Our appeal made specific mention of the disproportionate impact of their punitive approach after phase 1 on certain groups – to the point that it may even be considered discriminatory.
Those observations were based on experiences at other branches, but since initially making those comments prior to the December pay run, Bradford LA has received a detailed account of a member for whom the deduction of pay in one lump did indeed lead to serious financial disadvantage, overdraft charges and emergency loans just to get through the festive period.
Taking industrial action is a legal right, and those who withdraw their labour do so in full knowledge that the consequence of that is loss of pay. What they do not expect is for their employer to seek to vindictively maximise the punitive effects of that loss of pay, a course of action that unlike Bradford most institutions elected not to do.
As staff wait with bated breath for the results of the recent UoB Staff Satisfaction Survey, it might be interesting to take a look at our performance in another national league table.
Hot on the heels of claiming top spot on the ‘ratio of Greggs to students’ index, and the euphoria that brings, it’s back down to earth with a bump!
The UK Higher Education Senior Management Survey gauges satisfaction with senior managers and university governance, but makes grim reading for UoB with a disappointing score of 8% placing us 41st out of 78.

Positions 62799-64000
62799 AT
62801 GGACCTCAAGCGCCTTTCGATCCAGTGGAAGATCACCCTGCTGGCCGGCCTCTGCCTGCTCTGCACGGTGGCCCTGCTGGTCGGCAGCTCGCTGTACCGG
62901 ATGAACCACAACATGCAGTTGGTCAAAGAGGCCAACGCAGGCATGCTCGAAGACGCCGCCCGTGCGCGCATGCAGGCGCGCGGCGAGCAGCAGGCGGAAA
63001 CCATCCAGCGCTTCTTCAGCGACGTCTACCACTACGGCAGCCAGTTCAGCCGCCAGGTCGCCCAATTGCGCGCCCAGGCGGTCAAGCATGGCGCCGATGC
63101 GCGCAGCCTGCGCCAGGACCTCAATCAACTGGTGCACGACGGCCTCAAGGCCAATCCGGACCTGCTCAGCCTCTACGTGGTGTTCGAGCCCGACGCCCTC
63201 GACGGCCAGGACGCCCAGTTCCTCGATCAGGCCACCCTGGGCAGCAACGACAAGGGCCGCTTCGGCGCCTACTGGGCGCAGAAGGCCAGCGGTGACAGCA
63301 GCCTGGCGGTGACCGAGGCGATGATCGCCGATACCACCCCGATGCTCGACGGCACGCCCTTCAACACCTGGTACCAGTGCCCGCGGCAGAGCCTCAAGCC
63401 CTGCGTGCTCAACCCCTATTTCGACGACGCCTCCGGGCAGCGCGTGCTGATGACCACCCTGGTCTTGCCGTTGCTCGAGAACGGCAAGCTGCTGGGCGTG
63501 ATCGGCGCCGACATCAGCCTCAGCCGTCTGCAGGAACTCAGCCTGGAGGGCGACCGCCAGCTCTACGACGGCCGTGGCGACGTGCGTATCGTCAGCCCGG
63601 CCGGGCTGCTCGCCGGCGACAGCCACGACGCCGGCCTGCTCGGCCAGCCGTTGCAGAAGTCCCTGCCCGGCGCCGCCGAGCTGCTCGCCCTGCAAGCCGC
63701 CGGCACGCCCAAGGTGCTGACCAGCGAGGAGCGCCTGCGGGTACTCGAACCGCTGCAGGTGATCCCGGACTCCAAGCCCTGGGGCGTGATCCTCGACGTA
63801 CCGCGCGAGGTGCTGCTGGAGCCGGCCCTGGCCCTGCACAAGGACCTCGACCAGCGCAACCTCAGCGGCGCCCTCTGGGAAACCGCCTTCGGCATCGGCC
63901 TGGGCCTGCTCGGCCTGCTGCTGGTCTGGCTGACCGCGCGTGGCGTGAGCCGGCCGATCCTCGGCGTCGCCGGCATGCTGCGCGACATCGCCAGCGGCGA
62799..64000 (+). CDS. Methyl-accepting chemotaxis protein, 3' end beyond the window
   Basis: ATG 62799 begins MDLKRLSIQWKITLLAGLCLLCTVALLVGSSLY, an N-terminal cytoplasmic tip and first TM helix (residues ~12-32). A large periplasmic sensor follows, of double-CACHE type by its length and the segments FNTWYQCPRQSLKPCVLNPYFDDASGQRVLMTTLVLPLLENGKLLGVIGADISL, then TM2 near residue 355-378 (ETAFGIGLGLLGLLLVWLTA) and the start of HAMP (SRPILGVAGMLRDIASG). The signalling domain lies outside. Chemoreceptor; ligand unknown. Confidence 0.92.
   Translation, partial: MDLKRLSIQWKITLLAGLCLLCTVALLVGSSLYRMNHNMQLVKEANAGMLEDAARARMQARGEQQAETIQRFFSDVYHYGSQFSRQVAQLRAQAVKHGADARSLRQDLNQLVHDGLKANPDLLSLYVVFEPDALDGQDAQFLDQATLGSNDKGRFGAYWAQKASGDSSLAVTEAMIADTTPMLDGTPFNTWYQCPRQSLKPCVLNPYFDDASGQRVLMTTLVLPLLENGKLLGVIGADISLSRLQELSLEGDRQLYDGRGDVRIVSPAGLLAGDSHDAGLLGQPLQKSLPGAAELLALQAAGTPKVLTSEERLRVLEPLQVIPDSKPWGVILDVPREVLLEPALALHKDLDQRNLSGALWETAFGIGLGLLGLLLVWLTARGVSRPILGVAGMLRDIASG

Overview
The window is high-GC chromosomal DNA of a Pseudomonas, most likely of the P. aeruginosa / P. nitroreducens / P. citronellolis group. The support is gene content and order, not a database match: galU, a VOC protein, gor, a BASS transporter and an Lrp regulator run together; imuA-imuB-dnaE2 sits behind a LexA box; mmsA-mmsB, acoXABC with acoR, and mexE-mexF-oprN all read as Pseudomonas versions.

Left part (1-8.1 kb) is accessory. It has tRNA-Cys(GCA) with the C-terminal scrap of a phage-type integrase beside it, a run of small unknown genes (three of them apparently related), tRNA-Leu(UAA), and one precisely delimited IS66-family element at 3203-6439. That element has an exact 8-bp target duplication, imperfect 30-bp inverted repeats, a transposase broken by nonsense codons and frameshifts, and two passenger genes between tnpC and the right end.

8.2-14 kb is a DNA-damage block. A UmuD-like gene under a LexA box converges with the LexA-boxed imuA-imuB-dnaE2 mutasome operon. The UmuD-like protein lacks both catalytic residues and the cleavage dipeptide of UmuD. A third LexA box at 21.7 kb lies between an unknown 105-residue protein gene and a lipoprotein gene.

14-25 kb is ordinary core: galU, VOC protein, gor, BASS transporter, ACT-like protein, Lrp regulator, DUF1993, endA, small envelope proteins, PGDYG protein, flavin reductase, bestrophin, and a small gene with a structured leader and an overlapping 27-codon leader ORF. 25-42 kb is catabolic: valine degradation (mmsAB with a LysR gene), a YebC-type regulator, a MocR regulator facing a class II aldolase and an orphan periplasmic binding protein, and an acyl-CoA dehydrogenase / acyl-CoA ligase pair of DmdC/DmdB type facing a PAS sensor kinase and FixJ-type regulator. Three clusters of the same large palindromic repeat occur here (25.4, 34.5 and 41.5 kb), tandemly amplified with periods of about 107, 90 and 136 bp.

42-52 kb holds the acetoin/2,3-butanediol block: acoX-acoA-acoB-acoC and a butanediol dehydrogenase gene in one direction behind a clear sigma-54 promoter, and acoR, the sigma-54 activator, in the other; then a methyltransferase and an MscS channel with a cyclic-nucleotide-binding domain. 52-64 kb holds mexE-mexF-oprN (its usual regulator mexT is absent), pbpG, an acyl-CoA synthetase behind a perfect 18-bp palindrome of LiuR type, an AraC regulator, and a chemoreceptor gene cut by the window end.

It will be interesting to see whether our own investigations reveal similar levels of dissatisfaction.
Those of a statistical (or just plain nosey) bent can study the detail by following this link:
Perhaps the most animating of topics for which UCU is fighting is the ever-increasing workload that academic colleagues are faced with, which many would argue is of greater concern than pay despite the 20% loss that we have suffered over the last 10 years.
A well-executed awareness campaign at Sheffield Hallam successfully persuaded students that staff workload had a direct and detrimental impact on their own academic outcomes. In particular, students were shocked to hear how little time was allocated for the marking of their work, in stark contrast to the hours that they had spent producing it.
Students were as a consequence hugely supportive of industrial action.
We may not like it, but in what is an increasingly marketized environment, such a lack of commitment to proper scrutiny inevitably leads to accusations of poor value for money.
UCU believes that workloads must properly reflect the importance both of supervision and assessment processes, and be flexible enough to recognise the needs of particular cohorts and indeed individual students to ensure the best possible outcomes.
Reducing them to production line processes completely misses the point!
Has the truth finally been revealed in a recent email to all staff highlighting the University’s laudable focus on mental health and its programme of events to raise awareness, when it refers to “lie managers”?
One might suspect that managers will on occasion attempt to “manage” the truth, but that’s a bit harsh!